When Social Media Goes Bad

7 Guidelines For What To Do In A Social Media Crisis

How to combat a pr crisis Social media is a tell-like-it-is medium, not a create-a-glossy-ad-and-place-it marketing. As such, social media requires active, on-going engagement with the potential to elicit negative responses that can cause a PR crisis.

7 Social media marketing realities


Social Media Week’s Suxorz, which selected 2011’s worst social media campaigns, underscored the problems marketers and PR professionals continue to face when creating social media campaigns

  1. Can’t control the social media conversation. Consumers are on social media to engage with their family and friends, not marketers. While companies don’t own the conversation, they can listen and participate appropriately on social media.
  2. Can’t use social media just to deliver your message. Social media isn’t a one-to-many traditional broadcast medium. Brands and marketers must play by the network’s rules, not just talk about your products. Woody Harrelson tried only discussing his movie, Ramparts, on Reddit’s AMA (Ask Me Anything) and became a meme.
  3. Can’t stop the public from voicing their issues. Social media gives everyone a free media platform for broadcasting his message. If your firm has detractors, they’ll use social media to let others know. Further, these participants tend to be more vocal than your great silent majority. You must thy hard to distinguish between your offering’s true underlying issues and the trolls.
  4. Can’t wait to respond to an issue. Every moment counts on social media. The longer you wait, the worse the problem becomes. Two days, while short for your firm, is dog years on social media. This is why your firm needs to be prepared with a crisis management plan and 24/7 communications.
  5. Can’t disappear until the problem goes away. The ostrich approach isn’t an option on social media. The public knows there’s a problem so just own it. Gini Dietrich of Spin Sucks made this point regarding Carnival Cruise Lines’ handling of the Costa Concordia tragic accident.
  6. Can’t hide behind an avatar. You need to be transparent and open in your social media communications. If you represent a firm, say so. Don’t just leave comments to try to prove you’re right.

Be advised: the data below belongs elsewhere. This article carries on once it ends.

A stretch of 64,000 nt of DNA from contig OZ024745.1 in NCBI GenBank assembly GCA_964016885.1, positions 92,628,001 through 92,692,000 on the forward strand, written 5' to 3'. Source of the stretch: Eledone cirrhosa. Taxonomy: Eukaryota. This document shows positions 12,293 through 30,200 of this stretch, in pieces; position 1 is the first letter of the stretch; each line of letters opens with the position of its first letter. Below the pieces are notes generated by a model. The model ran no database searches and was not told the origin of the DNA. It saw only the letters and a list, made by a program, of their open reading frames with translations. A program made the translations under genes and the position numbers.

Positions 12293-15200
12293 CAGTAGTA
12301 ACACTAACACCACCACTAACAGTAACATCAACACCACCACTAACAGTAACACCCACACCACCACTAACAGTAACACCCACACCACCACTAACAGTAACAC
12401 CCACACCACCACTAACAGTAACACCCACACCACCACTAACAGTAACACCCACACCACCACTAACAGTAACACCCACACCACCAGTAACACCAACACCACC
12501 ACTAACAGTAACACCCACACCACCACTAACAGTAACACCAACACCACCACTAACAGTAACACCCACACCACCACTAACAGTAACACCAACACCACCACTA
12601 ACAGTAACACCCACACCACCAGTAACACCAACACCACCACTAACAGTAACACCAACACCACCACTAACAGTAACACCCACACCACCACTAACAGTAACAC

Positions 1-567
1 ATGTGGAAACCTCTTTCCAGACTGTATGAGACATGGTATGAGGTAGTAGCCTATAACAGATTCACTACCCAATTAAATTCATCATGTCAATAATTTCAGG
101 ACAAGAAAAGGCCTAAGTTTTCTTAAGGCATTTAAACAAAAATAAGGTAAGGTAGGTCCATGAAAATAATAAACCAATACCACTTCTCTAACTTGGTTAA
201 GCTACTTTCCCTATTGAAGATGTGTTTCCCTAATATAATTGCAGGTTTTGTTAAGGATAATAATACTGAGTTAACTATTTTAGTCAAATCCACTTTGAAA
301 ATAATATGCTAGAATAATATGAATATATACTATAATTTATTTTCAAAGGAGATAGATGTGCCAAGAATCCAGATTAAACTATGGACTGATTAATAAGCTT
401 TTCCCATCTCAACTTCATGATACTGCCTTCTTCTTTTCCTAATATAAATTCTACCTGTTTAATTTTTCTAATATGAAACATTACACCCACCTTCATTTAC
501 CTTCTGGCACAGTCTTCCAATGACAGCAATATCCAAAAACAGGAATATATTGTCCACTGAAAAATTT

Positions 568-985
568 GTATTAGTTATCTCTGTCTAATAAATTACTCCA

7. Can’t leave social media once your issue has subsided. Responding to a social media fire doesn’t make it permanently disappear. The Internet is forever and an unanswered or future problem can reignite your problem.

7 Guidelines for what to do in a social media crisis

There is no-one-solution-fits-all on social media that marketers or PR professionals can take to reduce the damage and take the air out of the conversation. Here are seven ways to respond effectively:

  1. Respond swiftly and appropriately. Don’t wait for your usual corporate decision making process to develop a response, because it’ll take too long. Have a PR crisis management plan in place and up-to-date. Make sure you have access to the appropriate senior executives, including a member of your legal team who can make a fast decision if necessary.
  2. Let go of your anger. Social media isn’t about you. It’s about the community. This isn’t the time to raise the emotional pitch by letting your internal rage steer your actions. If you’re angry, mad, pissed, upset or feeling other negative emotions due to this social media flare up, stay off of social media! While this sounds like it contradicts taking fast action, realize that it can be dangerous when social media actions by-pass the intellectual part of your brain. Let someone else with a cooler, less emotional approach deal with the situation because you’re apt to do more harm than good.